Neon

Maybe the best approach to making a dystopian film, given the state of the planet in 2020, is to not set it many years from now. The ruined worlds of classic movies such as Blade Runner or A Clockwork Orange typically exist decades in the future, as grim warnings about the path society is on. But Brandon Cronenberg’s Possessor, a gleefully gory bit of techno-horror in theaters starting tomorrow, is set in the past—an alternate 2008 where online surveillance has become the norm, city streets are eerily empty, and income inequality has reached staggering proportions. In other words, it’s a different world from ours, but a distressingly familiar and plausible one.

Possessor’s writer and director is the son of the Canadian master of horror David Cronenberg, who has made many nightmarish sci-fi standards (Scanners, The Fly, Videodrome). Like his father, Brandon Cronenberg seems concerned about technological overreach and expresses that fear through a particularly visceral brand of body horror. Possessor is one of the gnarliest movies I’ve seen in years, with moments of violence that drew audible yelps from me even as I watched it alone at home. (It’ll be available on demand next month.) But the film deploys its extreme imagery for a reason, interrogating notions of selfhood and agency through a plot where nefarious agents can tap directly into someone’s brain.

Brandon Cronenberg seems concerned about technological overreach and expresses that fear through a particularly visceral brand of body horror. (Neon)

Think of this cyber-hijacking process as remote puppetry, a wireless form of body hopping that involves a computer spike being planted into your skull. Possessor follows Tasya Vos (played by Andrea Riseborough), an elite assassin who carries out her kills by controlling other people’s bodies, using them as clandestine weapons against their loved ones, and then forcing them to take their own lives before her subterfuge is discovered. It’s a naturally creepy premise: What if you couldn’t even trust your closest friends or family to protect you from harm? But Cronenberg is also fascinated by the questions of identity that would arise from such an invention, and by the limits to which Tasya can do her amoral work before the people she’s targeting begin to fight back.

Possessor doesn’t let a scene go by without cramming in some stomach-churning detail. Cronenberg animates the process of body possession with grossly beautiful practical effects, imagining Tasya’s body melting into the form of her target, a gooey soup that’s transfixing if you can suppress your gag reflex. Later, as she does psychic battle with her target Colin Tate (Christopher Abbott), Cronenberg visualizes their struggle by showing him tearing her face off and trying to wear it like a mask, an indelible image that has defined the film’s advertising campaign. The aesthetic might be nasty, but it’s refreshingly original too.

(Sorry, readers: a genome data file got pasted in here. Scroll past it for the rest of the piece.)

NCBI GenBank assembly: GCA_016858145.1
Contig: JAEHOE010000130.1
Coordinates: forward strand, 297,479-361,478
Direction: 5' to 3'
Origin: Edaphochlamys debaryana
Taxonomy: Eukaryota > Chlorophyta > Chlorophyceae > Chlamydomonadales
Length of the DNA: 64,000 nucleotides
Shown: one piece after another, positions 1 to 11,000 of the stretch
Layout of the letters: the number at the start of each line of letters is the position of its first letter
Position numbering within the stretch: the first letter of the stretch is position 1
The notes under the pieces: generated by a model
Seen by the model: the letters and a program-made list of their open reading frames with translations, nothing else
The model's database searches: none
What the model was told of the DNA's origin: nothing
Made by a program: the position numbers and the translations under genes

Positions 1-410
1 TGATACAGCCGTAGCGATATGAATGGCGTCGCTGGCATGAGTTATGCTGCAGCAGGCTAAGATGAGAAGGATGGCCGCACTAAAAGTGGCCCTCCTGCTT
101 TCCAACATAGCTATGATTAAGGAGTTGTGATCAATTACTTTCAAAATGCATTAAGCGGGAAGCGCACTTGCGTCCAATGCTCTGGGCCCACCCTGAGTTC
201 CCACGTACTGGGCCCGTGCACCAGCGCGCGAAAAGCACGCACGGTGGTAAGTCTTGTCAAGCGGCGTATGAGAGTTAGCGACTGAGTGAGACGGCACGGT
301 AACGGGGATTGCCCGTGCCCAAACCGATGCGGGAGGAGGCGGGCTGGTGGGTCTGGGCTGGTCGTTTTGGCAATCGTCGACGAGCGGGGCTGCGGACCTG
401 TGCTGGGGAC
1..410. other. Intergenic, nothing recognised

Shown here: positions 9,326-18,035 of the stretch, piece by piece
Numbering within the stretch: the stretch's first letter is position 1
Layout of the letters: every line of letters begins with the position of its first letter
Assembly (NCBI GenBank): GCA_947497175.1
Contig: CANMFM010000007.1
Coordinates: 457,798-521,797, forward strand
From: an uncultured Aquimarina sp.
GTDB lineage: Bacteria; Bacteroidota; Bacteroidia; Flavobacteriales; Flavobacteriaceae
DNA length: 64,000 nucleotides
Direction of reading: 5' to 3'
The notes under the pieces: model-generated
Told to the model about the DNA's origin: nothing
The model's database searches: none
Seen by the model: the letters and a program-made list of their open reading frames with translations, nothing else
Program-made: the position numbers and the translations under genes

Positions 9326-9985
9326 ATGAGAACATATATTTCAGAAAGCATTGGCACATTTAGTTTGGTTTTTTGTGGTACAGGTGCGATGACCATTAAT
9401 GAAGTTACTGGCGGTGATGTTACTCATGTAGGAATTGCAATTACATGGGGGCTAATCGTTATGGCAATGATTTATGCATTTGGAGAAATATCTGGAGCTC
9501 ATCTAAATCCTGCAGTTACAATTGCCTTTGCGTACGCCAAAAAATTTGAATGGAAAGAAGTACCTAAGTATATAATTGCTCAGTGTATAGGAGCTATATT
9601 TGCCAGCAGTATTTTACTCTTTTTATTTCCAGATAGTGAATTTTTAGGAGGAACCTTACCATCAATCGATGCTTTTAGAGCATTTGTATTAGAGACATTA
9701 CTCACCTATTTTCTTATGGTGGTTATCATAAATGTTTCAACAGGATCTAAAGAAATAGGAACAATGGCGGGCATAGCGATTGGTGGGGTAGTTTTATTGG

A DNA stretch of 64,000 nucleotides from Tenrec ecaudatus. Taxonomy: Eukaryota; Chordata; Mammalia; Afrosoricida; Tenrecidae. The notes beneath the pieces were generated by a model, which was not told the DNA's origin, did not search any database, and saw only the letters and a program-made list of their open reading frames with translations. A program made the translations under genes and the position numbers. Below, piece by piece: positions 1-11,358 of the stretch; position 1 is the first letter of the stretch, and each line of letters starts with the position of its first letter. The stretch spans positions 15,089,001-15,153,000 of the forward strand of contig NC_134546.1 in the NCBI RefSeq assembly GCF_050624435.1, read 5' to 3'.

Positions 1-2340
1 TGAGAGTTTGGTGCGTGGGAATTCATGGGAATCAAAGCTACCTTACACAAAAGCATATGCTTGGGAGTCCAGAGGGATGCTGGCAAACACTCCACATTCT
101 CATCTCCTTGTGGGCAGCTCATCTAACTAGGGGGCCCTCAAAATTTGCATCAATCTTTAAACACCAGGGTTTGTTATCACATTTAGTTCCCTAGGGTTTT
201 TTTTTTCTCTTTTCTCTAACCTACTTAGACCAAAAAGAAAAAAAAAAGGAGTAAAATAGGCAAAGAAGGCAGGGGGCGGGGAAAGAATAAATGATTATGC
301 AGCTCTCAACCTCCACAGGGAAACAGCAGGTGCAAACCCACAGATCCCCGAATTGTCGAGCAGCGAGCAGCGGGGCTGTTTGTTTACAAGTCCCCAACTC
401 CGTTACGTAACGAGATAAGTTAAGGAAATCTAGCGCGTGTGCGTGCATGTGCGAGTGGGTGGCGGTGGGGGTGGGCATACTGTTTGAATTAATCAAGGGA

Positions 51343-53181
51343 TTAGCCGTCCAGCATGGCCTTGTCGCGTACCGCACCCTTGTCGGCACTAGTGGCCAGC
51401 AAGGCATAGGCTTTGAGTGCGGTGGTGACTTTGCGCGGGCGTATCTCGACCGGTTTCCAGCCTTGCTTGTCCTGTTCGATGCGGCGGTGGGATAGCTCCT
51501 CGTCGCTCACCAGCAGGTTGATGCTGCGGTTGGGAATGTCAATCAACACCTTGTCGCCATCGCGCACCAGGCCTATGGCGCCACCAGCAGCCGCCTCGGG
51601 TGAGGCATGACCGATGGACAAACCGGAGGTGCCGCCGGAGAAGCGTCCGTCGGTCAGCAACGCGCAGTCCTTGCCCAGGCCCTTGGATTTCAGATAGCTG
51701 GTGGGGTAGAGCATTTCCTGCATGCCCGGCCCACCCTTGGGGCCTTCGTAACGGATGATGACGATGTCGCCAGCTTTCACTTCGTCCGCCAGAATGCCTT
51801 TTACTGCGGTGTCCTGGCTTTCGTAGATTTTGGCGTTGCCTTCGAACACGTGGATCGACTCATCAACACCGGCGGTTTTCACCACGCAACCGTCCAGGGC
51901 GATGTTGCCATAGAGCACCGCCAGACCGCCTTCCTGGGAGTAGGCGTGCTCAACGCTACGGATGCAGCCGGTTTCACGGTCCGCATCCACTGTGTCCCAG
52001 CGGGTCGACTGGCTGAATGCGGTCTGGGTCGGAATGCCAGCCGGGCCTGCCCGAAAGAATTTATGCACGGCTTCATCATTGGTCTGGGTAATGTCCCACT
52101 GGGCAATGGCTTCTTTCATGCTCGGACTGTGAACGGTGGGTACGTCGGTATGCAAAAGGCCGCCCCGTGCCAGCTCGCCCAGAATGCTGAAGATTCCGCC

Cronenberg isn’t just looking to provoke with blood and guts—like all good dystopian fiction, Possessor offers disturbing and timely observations about the world we already live in. The crucial opening sequence sees Tasya hack into the mind of Holly (Gabrielle Graham), a Black woman, to carry out a murder in public, but then struggle to make her kill herself—Tasya’s usual exit strategy. A trio of cops that come upon the scene do Tasya’s job for her, shooting Holly to death without warning. The painful and resonant scene, which the film implies would’ve unfolded differently had Tasya’s victim been white, works because of Graham. Her excellent performance helps ground the viewer in the societal cruelty that Tasya is counting on to do her job.

Like all good dystopian fiction, Possessor offers disturbing and timely observations about the world we already live in. (Neon)

Later, Tasya jumps into the body of Colin so that she can target his girlfriend’s tech-boss father (Sean Bean). She’s aided by the fact that Colin’s office job allows him to peep into cellphones and computer cameras around the world, looking for mundane details (products owned, home decor) that could help shape personalized advertising. The world of Possessor isn’t quite our own, but the differences aren’t stark, Cronenberg argues: In both, people have gradually given up their autonomy, starting with their personal computer and ending with their own flesh-and-blood body.

Cronenberg’s debt to his father is obvious, but the film that Possessor most reminded me of was Alex Garland’s Annihilation, another recent work of sci-fi horror that understood the feeling of not being able to trust the body you’re in. Those movies share performances by Jennifer Jason Leigh as cold-hearted leadership figures (in Possessor, she’s Tasya’s ruthless boss), but they’re also both frightening visions of our lives, a look at present-day paranoia through a cracked mirror. In Annihilation, the antagonist was an environmental catastrophe, but in Possessor the enemy is our own ingenuity—and humanity’s willingness to let its freedoms melt away, bit by bit.

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